And oot o aa the Lawland men,
Scarce twenty marched wi Grahame.

There is reference to a song The Battle of the Hayrlau in The Complaynt of Scotland (1549) but the text of this is lost and it is probable that the present form of the ballad is more recent (FSNE 11; GD 112). The ballad was a favourite of Jock’s uncle Charlie Duncan and as Jock says: “He had the aul words boy, oh aye. An he pit in the ‘Dirrum a doo a daddie O’. It wis from him that I got the style o that song.”

Beth Malcolm (daughter of Jim Malcolm) sang Harlaw on her 2023 album Kissed and Cried.


Jeannie Robertson sings The Battle of Harlaw

As I cam’ by the Garioch land,
An’ doun by Netherha’,
There were fifty thoosan’ Hielan’men,
A-marchin’ tae Harlaw.

Chorus (after each verse):
Singing didde-aye-O,
Sing fa-la-doh,
Sing diddle-aye-O-aye-ay.

“It’s did ye come fae the Hielan’s, men,
An’ did ye come a’ the way?
An’ did ye see MacDonal’ an’ his men
As they marched fae Skye?”

“It’s I cam’ fae the Hielan’s, men,
An’ I cam a’ the way?
An’ I saw MacDonal’ an’ his men
As they marched fae Skye.”

“It’s wis ye near or near enough,
Did ye their number see?
Come tell tae me, John Hielan’ man,
What might their number be?”

“For I wis near or near enough,
An’ I their number sa’;
There were fifty thoosand Hielan’men
A-marching tae Harlaw.”

For they went on an’ furder on,
An’ doun in by Balquhain;
It’s there they met Sir James the Rose,
Wi’ him Sir John the Grame.

“If that be true,” said Sir James the Rose,
“We’ll no’ come muckle speed;
We will caal upon wir merry men,
An’ we’ll turn wir horses’ heid.”

“O nay, O nay,” said John the Grame,
“Sic things we mauna dee;
For the gallant Grames were never bate,
And we’ll try fit they can dee.”

They went on an’ furder on,
An’ doun in by Harlaw;
They fell full close on ilka side,
Sic strikes ye never sa’.

They fell full close on ilka side,
Sic strikes ye never sa’;
For ilka sword gaed clash for clash
At the Battle o’ Harlaw.

The Hielan’men wi’ their lang swords,
They laid on us full sair;
The’ drove back wir merry men,
Three acres breadth an’ mair.

Lord Forbes to his brother did say,
“O brither dinna ye see?
The’ beat us back on every side,
An’ we’ll be forced to flee.”

“O nay, O nay, my brother dear,
O nay, that mauna be;
For you’ll tak’ your guid sword in your hand,
An’ ye’ll gang in wi’ me.”

For the’ two brithers brave,
Went in amangst the thrang;
They swope doun the Hielan’men,
Wi swords baith sharp an’ lang.

The first stike Lord Forbes gied,
The brave Lord Donal’ reeles;
The second strike Lord Forbes gied,
The brave MacDonal’ fell.

What a cry amongst the Hielan’men,
When they see’d their leader fa’;
They lifted him an’ buried him
A lang mile fae Harlaw.

Jock Duncan sings The Battle of Harlaw

As I cam in by Dunideer,
An doun by Netherha,
I saw fifty thoosan Hielanmen,
Aa marchin tae Harlaw.

Chorus (after each verse):
O a dirrum a doo a daddie O,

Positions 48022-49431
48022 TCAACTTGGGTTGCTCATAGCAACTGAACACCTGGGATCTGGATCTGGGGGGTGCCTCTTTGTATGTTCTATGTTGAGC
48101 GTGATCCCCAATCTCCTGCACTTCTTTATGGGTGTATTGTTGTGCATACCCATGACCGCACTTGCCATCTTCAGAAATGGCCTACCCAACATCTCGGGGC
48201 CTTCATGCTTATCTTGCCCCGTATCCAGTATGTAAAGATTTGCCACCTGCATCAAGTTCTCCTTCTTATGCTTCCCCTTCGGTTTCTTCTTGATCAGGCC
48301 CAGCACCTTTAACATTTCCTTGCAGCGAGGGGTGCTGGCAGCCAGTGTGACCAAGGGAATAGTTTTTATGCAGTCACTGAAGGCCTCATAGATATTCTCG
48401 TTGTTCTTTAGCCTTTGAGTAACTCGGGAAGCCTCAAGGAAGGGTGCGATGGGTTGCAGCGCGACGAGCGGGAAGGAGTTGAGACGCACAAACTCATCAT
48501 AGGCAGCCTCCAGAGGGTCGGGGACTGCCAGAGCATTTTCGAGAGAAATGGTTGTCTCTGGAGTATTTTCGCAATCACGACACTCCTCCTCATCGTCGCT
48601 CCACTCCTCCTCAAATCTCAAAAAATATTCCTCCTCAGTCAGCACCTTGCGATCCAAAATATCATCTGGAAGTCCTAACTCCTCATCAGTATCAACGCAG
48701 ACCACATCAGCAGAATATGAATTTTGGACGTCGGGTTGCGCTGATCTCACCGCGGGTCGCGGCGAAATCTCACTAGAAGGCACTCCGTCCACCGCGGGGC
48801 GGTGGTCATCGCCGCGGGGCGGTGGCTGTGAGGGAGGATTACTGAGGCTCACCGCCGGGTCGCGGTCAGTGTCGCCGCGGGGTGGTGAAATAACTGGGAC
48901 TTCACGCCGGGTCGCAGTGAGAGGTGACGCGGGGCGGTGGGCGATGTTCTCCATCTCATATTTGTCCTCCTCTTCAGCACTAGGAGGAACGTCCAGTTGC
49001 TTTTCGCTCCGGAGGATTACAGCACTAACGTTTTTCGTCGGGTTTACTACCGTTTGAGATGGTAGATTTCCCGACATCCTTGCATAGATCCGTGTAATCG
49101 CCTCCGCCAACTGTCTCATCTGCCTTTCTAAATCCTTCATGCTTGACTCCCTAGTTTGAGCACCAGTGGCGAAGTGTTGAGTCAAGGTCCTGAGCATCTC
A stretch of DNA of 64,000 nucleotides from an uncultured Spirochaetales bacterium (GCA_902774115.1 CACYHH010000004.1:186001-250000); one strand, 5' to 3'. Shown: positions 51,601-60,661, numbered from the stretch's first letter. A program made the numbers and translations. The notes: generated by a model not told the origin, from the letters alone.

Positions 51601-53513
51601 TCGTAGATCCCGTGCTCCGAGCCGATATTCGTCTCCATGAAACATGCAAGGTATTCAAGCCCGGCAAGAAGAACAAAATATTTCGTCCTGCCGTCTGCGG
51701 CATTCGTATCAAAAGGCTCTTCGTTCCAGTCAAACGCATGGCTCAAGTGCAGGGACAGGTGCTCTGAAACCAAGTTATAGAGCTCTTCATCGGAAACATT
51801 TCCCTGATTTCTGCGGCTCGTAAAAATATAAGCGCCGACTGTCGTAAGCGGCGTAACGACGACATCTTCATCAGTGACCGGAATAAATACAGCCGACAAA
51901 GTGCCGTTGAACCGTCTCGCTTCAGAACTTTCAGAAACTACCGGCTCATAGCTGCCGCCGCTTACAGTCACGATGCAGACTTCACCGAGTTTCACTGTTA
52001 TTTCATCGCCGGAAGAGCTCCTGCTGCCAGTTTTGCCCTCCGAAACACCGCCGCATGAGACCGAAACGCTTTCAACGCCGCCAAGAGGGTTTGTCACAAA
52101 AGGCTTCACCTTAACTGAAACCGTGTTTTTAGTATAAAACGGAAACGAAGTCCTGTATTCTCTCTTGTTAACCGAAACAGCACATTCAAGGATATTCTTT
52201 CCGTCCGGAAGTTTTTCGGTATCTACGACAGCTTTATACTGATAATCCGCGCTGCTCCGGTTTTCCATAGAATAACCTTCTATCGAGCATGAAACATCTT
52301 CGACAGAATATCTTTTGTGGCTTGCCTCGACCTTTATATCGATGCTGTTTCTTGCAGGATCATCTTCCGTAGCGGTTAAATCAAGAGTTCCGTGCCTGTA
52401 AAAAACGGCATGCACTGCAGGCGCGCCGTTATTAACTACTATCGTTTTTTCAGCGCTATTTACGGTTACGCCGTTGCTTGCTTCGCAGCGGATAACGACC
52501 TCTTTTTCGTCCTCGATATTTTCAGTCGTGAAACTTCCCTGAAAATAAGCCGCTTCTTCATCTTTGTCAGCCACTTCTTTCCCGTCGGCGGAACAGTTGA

A dirrum a doo a day.

An fen I cam on an farrer on,
An doun an by Balquhain,
’Twas there I saw Sir James the Rose,
An him Sir John the Grahame.

“O did ye come fae MacDonald’s, men,
An did ye their number see?
An were ye near and near eneuch,
Fit mith their number be?”

“Aye, I wis near an near eneuch,
An I their number saw;
There’s fifty thoosan Hielanders,
Aa marchin tae Harlaw.”

“If that be so,” said James the Rose,
“Och, we’ll nae come muckle speed;
I’ll hae tae tell ma gallant men,
Na tae turn their horses’ heid.”

“O na, O na,” said John the Grahame,
“O na, that winna dee;
The gallant Grahames hiv niver been beat,
Och, we’ll see fit we can dee.”

O they fell sae thick on ilkie side,
O sic straiks ye niver saw,
For ilkie sword gaed clash for clash
At the Battle o Harlaw.

Noo the Hielanders wi their claymores,
They laid on us fu sair,
Weel, they knockit us back on ilkie side,
Sax acre breadth or mair.

Sir Forbes tae his brither did say,
“Here brither dinna ye see?
They’ve beat us back on ilkie side
Mebbe we’ll be forced tae flee.”

“O na, O na ma brither dear,
O na that winna dee,
Ye’ll tak your gweed sword in your han,
An ye’ll gyang in wi me.”

Noo back tae back the brithers brave,
They gaed in amang the thrang,
An they cut doun the Hielanders,
Wi swords baith sharp an lang.

The first ae straik Sir Forbes struck,
It gar’d Lord Donald reel,
The neist ae straik that Forbes struck,
Wi the brave MacDonald fell.

O siccan a pilacherie,
The like ye niver saw,
There wis amang the Hielanders,
Fin they saw Lord Donald fa.

And fin they saw that he wis deid,
Noo, they aa did gyang awa,
Fin they beeried Lord Donald in Legget’s Den
It’s a mile abeen Harlaw.

It was on a Monday mornin,
That the battle it hid begun,
’Twas noo Setterday gloamin,
Bit ye’d scarce ken fa had won.

Of aa the Hielanmen,
’Twas fifty two gaed hame,
And oot o aa the Lowland men,
Scarce twenty marched wi Grahame.

Noo, siccan a weary beeryin,
The like ye niver saw,
It wis on a Sunday mornin
In the moss aneth Harlaw.

Noo, if ony Hielan lassie spiers at ye,
For them that gaed awa,
Weel, they’re sleepin soun an in their sheen,
In the howe aneth Harlaw.